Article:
Sunday, June 5, 2011

The Earth Can Feed Us

Hugo Osvald, The Earth Can Feed Us, George Allen and Unwin 1966

Hugo Osvald was an academic, politician and writer deeply involved in food security issues back in the fifties and sixties. A professor of crop science at the Swedish Agricultural University, he was also a member of the Swedish parliament from 1948-1963. His book The Earth Can Feed Us is an important look at food security issues and the plans made to confront those issues just prior to the Green Revolution.
As you can see from the title of his book, Hugo was actually fairly optimistic about the ability of humans to feed a population of six billion or so (about double the population at the time he wrote this book). As he says in his preface:

I have also refrained from giving terrifying descriptions of the situation in the over-populated countries, with their starving and diseased populations, or detailed accounts of the mistakes mankind has made in exploiting natural resources. For if we want to improve the situation, it is, in my opinion, necessary first of all to show what possibilities there are of increasing food production. Mankind must be given a gleam of hope, a chance to believe in a brighter future, if it is to make the necessary effort. Otherwise it will become discouraged and apathetic.1

Hugo provides an overview of the current condition of the food supply circa 1966, and what he sees isn't good. “The sad truth is, that more than half the world's population of more than three milliard people has not enough to eat.2” He also did not think, after reviewing the numbers, that even with perfect distribution there would be enough calories to go around at the then current rate of production. Whether there is currently enough to go around is still one of those open questions; if you cancel biofuel production in the US and quit feeding so much livestock on so much corn, there might be enough calories produced. But practically there will never be enough, if only because those that have access to food are in no hurry to give it up to eat a 2300 calorie/day diet high in grains and low in animal protein.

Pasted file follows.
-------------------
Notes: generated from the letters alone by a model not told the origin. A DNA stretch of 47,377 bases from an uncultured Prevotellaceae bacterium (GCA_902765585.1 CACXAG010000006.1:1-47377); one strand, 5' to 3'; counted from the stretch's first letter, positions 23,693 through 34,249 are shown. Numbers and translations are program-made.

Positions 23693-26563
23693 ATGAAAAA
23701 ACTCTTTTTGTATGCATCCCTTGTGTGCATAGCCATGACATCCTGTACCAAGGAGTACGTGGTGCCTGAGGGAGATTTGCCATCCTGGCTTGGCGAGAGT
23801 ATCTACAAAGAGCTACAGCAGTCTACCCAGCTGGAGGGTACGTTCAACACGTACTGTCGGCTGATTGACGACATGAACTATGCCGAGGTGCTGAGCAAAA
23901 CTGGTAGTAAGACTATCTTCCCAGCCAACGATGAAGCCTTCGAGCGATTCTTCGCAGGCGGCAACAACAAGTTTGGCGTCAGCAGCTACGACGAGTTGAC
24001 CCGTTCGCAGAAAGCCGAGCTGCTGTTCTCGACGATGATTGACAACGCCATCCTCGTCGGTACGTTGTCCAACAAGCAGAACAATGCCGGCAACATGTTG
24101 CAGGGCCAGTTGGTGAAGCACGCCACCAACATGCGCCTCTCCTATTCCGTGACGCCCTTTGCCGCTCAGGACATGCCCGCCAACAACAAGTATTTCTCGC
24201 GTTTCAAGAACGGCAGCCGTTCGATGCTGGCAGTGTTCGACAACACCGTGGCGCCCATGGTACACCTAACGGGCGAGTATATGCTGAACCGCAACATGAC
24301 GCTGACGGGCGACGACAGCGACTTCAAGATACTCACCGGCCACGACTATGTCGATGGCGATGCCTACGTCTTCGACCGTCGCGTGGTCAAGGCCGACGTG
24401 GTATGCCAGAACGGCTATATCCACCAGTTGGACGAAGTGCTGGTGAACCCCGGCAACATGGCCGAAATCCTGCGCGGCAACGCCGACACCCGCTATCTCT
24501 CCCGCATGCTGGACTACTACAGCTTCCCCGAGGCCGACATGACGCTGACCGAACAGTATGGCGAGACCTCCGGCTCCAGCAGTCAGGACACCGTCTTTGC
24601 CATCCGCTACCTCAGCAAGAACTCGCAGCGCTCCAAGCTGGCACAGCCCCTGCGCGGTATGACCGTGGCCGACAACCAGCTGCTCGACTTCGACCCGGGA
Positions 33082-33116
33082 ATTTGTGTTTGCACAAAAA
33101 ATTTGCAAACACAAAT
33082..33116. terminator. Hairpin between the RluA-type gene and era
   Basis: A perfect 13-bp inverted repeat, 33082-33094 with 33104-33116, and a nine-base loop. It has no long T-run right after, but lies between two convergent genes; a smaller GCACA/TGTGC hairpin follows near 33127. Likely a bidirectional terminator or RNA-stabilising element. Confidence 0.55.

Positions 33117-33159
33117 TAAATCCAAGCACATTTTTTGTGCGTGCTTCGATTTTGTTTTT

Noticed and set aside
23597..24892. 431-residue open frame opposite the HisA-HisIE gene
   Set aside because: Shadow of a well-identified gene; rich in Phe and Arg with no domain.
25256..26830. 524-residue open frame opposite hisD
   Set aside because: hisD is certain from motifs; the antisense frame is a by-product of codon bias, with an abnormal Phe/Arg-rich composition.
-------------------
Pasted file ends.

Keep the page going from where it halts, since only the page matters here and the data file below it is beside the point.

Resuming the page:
But Hugo is nothing if not optimistic.
The question of the greatest interest for us all is, therefore: Is it possible to produce enough food quality food for everyone? Fortunately this question can be answered with an unqualified yes! But let me add at once that to this 'yes' is attached an inescapable condition; that mankind comes to its senses and utilizes the earth's resources rationally!3

Hugo, provides de rigeur overview of the history of famine, food production and distribution, and then, most interestingly, a chapter titled Food Production or Birth Control. Hugo is pretty clear-eyed in his view of how difficult a sell birth control would be in the developing world. And that in the developed world, it wasn't quite as important as families were already smaller. Today,it's clear that the simplest way to limit family size is economic development—the link between rising standards of living and smaller families is pretty well established—but we're facing a carrying capacity problem on Spaceship Earth where we can't afford the development we already have, let alone more.
Hugo quotes from a lecture (Science and Technology in the Fight against Hunger) delivered by JosuĂ© de Castro in which “[h]e stated that, owing to the recent progress in agricultural science, it is now possible to increase the production of food so that it outstrips the growth of population.” “Malthus' theory was hereby refuted,” claims Hugo, and “[i]t is quite certain that, in the near future, it will be possible to achieve even more startling results than those which have been achieved in agriculture hitherto”.

Well, while it is true that the subsequent Green Revolution did mean that production of food did, for a period, outstrip the growth in population, and food aid programs meant that a bit more food reached those in need, current conditions might indicate that Malthus wasn't quite as firmly refuted as Hugo seemed to think. Particularly when faced with the prospect of almost feeding nine billion only a couple of decades from now.

Hugo offers up a nine-point program for increasing world food production:

    1. Bringing hitherto uncultivated regions of the earth into use.
    2. Taking steps to prevent erosion.
    3. Redistributing cultivated land in many countries.